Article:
We are INDEED comparing the smallpox vaccine to routine vaccines, as it gives a very strong indicator of what a low risk is. You claim (erroneously) that the risks of the smallpox vaccine are “very, very low.” The risks of the MMR vaccine are very, very low, and as the data clearly show, the risks of the smallpox vaccine are 1,000 times higher. Thus, the risks of the smallpox vaccine are definitely NOT very, very low. They are not even “very low.”

      Since you seem to follow the statements of high priests better than you do the data, perhaps the World Health Organization’s statements on the smallpox vaccine will help you come to the same conclusion that anyone who understands the data has already come to:

      Existing vaccines have proven efficacy but also have a HIGH INCIDENCE of adverse side-effects.

      The risk of adverse events is SUFFICIENTLY HIGH that vaccination is not warranted if there is no or little real risk of exposure.

      Vaccine administration is warranted in individuals exposed to the virus or facing a real risk of exposure (see above).

      (emphasis mine)

      Of course, if the World Health Organization isn’t high enough in your church hierarchy, perhaps your favorite source will convince you:

      As of June 21, 2003, a scientific advisory panel had issued a recommendation against further vaccination of first responders because a SIGNIFICANT number of those vaccinated suffered heart problems, notably pericarditis and myocarditis.

      In May 2007, the Vaccines and Related Biological Products Advisory Committee of the U.S. Food and Drug Administration (FDA) voted unanimously that a new live virus vaccine produced by Acambis, ACAM2000, is both safe and effective for use in persons at high risk of exposure to smallpox virus. However, due to the HIGH RATE OF SERIOUS ADVERSE EFFECTS, the vaccine will only be made available to the CDC (a part of the United States Department of Health and Human Services) for the Strategic National Stockpile.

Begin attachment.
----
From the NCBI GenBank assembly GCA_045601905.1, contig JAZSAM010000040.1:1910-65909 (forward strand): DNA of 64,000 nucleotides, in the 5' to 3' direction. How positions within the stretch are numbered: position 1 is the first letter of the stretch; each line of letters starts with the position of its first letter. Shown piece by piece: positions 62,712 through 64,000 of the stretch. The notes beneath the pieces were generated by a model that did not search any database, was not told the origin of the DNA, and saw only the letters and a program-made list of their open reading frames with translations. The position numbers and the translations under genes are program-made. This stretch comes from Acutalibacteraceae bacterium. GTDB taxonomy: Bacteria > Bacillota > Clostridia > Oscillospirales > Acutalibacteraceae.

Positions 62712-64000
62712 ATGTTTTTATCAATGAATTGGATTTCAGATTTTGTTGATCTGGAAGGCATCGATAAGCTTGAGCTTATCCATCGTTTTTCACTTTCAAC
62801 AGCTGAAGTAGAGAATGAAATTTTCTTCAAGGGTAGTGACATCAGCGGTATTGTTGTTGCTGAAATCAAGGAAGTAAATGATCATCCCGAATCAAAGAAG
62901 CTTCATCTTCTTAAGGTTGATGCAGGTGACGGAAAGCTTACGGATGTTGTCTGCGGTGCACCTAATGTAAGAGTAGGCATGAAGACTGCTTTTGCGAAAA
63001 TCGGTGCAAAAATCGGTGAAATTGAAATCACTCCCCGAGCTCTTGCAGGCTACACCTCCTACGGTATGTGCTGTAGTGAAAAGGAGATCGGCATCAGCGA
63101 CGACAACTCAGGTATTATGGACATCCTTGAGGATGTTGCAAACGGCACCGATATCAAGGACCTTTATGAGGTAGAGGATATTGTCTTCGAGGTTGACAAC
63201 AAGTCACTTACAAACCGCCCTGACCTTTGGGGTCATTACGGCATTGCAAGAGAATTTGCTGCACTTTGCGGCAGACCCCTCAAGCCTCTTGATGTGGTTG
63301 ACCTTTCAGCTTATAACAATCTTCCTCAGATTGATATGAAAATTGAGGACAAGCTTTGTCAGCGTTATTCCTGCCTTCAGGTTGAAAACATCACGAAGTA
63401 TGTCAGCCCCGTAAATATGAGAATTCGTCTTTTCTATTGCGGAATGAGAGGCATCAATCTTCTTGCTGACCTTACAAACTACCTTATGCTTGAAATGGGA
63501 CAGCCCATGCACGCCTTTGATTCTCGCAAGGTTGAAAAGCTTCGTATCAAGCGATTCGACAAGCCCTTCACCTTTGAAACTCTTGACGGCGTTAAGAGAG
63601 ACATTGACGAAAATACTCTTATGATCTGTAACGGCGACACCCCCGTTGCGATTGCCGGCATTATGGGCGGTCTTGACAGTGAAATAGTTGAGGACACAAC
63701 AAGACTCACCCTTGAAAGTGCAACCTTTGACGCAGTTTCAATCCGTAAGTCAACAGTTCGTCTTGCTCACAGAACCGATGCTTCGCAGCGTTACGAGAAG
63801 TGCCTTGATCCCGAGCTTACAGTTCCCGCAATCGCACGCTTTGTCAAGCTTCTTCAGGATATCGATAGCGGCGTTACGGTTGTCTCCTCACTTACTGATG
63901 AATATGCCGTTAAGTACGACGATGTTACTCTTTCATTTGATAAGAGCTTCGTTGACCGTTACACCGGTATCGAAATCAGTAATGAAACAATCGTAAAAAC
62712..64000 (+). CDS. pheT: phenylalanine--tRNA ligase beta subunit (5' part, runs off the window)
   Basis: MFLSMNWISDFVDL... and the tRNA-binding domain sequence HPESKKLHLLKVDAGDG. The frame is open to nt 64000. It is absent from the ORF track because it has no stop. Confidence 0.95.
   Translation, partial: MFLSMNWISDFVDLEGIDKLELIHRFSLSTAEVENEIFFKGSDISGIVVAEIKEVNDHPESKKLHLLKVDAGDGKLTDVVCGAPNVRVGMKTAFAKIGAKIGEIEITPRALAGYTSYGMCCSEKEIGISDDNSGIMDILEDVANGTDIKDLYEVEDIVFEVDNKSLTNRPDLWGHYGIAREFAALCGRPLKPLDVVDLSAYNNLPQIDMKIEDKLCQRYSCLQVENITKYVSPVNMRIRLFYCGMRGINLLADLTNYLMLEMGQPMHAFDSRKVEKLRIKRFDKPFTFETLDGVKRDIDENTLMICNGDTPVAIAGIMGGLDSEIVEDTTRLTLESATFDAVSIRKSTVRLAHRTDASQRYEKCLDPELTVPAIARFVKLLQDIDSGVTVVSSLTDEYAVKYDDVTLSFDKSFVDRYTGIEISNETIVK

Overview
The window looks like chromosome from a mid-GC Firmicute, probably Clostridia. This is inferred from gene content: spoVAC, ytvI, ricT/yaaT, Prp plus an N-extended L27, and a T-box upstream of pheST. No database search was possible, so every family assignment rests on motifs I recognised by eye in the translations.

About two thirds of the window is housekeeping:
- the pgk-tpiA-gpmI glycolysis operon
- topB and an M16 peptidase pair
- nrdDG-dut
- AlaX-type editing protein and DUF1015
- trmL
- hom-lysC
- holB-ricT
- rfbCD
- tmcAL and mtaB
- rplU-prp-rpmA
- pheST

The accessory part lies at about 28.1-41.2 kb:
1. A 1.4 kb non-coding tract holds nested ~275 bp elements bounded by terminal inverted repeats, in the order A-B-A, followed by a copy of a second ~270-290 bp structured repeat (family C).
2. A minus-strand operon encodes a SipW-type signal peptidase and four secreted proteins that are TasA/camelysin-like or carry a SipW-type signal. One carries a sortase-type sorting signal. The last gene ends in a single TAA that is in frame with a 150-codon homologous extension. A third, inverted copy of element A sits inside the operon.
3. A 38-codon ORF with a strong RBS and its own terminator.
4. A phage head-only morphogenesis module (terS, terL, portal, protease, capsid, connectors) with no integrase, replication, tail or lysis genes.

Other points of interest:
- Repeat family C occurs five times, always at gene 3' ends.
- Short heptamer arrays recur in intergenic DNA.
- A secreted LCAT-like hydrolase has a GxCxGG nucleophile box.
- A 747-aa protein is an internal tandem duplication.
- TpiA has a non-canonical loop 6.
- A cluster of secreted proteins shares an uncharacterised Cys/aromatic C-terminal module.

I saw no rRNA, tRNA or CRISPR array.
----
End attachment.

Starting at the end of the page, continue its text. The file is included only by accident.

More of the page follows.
(emphasis mine)

      You ask, “If further research validates and confirms this study’s findings, then smallpox vaccination should be disseminated as widely as possible in sub-Saharan Africa. Do you agree?” Of course not, and no responsible scientist could possibly agree with such an ignorant statement. If further research validates and confirms this study’s findings, then the LEVEL OF PROTECTION must be assessed. If the level of protection provides a benefit that is significantly greater than the (not small) risk associated with the smallpox vaccine, THEN AND ONLY THEN should the smallpox vaccine be used as a preventative measure against HIV. Even if this becomes the case, it should be done according to RESPONSIBLE medical practice, which is to start with the high-risk groups and see how they respond before doing anything with widespread dissemination. BOY am I glad you aren’t in the medical field!